One way that companies are unlocking innovation through knowledge and creativity is an approach known as crowd sourcing. This method enables a company to broadcast an issue to a wide-ranging and diverse audience — using a variety of social media and collaborative software solutions, enabling interaction and ultimately a resolution to the problem.
I strongly believe crowd sourcing is set to shake up business processes this year, and more companies will adopt it as a strategy. Organisations that have already employed this have experienced solutions to internal problems and innovation needs. 2012 presents a strategic opportunity for CEOs and leaders to champion a collaborative digital approach that will allow an organisation to reap the benefits of today’s community-centric culture and instant communications.
Planning for today and tomorrow
One area where crowd sourcing can have a huge impact on business operations is within the supply chain. In the past, many businesses have invested heavily in technology to improve process efficiency. These investments have included traditional ERP platforms that allow companies to gain quick end-to-end visibility of the supply chain.
These systems do not, however, offer much support to evaluate the impact of risk on the supply chain. This often leaves managers making decisions supported by reports written with a monthly perspective – looking backwards at problems that have occurred rather than planning ahead and anticipating or managing them in the real time.
A lack of adequate risk evaluation leaves organisations exposed to higher costs, can have a negative impact on service levels, and leave a business open to significant fire fighting. Additionally, the savings made in improved efficiency at the operational level are often negated by the cost of a solution, such as urgent transport, in an emergency.
Crowd sourcing is a solution which offers CEOs a proactive real-time approach to supply chain management. It enables a business to react instantly to demand changes or problems and subsequently minimise the risk (and consequent impact) and potentially generate advantage from unforeseen events.
Crowd sourcing presents a potential treasure trove of influence and insight to a company’s changing environment – which can have immediate impact on core operations, such as supply chain management.
For example, there are an increasing number of social media tools, mobile and location services that make it simple for people to broadcast data about where they are and what they are doing. This means a plethora of real time information is constantly available, from pinpointing roads in need of repairs to which stores are out of stock on a particular product.
For businesses this real-time data could prove an invaluable aid alongside planning and forecasting technologies, to help deal with unexpected logistic issues such as motorway closures, air freight delays, disasters and extreme weather. Access to this data can enable an organisation to react instantly by putting into place strategies.
As we approach the 2012 Olympics, organisations across the country will be thinking strategically about how to take full advantage. However, they will also be thinking practically about the impact the games will have across operations, as well as on the supply chain.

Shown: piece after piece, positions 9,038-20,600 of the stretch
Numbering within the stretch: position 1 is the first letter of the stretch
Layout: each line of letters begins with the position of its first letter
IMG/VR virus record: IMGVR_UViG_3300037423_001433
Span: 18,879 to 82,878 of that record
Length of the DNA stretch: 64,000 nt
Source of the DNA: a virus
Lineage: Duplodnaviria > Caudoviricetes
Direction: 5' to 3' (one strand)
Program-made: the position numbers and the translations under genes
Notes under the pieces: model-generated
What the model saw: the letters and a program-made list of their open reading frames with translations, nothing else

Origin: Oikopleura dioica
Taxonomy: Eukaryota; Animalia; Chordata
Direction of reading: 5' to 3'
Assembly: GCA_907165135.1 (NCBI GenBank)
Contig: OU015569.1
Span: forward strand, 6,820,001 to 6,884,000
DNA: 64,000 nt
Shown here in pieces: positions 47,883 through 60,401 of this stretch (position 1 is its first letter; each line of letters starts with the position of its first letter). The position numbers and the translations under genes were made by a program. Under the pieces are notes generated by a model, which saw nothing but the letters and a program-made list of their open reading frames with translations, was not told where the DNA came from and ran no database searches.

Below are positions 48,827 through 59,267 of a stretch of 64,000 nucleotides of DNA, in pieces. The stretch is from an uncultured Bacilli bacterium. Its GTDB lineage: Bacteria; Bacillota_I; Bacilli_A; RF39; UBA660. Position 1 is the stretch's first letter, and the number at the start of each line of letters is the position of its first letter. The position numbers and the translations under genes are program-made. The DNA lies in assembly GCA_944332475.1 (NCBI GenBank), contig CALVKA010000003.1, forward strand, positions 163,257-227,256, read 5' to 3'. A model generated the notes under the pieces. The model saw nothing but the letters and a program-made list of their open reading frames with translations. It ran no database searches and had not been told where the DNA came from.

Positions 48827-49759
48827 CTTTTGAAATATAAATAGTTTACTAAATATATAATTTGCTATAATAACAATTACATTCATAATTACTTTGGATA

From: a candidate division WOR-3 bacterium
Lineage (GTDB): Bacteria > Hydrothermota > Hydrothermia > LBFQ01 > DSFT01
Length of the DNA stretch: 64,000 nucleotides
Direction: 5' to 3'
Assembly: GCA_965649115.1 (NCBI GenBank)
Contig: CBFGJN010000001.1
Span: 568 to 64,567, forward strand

The Olympics are likely to cause a host of disruptions, particularly around travel. Taking advantage of the insight that crowd sourcing offers – by keeping abreast of communications on social networks, for example – will allow businesses to increase the flexibility and dynamism of their supply chains and enable quicker reactions to changing circumstances.
New Year, new crowd
In my opinion, 2012 will see crowd sourcing become a key enabler for agile response and process handling, and CEOs and business leaders which begin to integrate it into their day-to-day operations will see the most benefit.
This means businesses must begin to establish “listening posts” on various communication channels — such as the various social networks — to capture critical conversations that can drive process decisions within the supply chain. Managers must filter these messages and identify those with the greatest relevance to operations. For example, picking up on extreme weather alerts can help an organisation to react instantly and source alternative transport routes.
Crowd sourcing is an enlightening tool for managers to posses but it is equally as essential that companies are able to make informed long-term business decisions to support their longevity.
To do this, businesses need forecasting systems which provide accurate statistical information based upon historical sales and dynamic parameters that continue to learn. Additional information can then be layered on top of this base information to provide a clearer picture of likely demand.
I believe that data assimilated though crowd sourcing can then be used to support and verify the suggestions given by forecasting systems. For example, supply managers could combine logistics-related information such as road closures with demand forecast-related information, such as products that are trending and popular locations, which may cause spikes in product demand.
Having access to this over-arching information will allow supply chain managers to update both current and future planning parameters and improve the flexibility of the supply chain. This in turn may help companies to increase the availability of products, improve the effectiveness and optimisation of purchasing and stock levels and to make the right planning decisions at the right time.
I predict that 2012 will be the year businesses become more ‘social’ with their operations, in order to drive competitive advantage. Those organisations that effectively layer crowd sourcing over existing forecasting and planning solutions will drive real-time guidance and recommendations and achieve better business outcomes.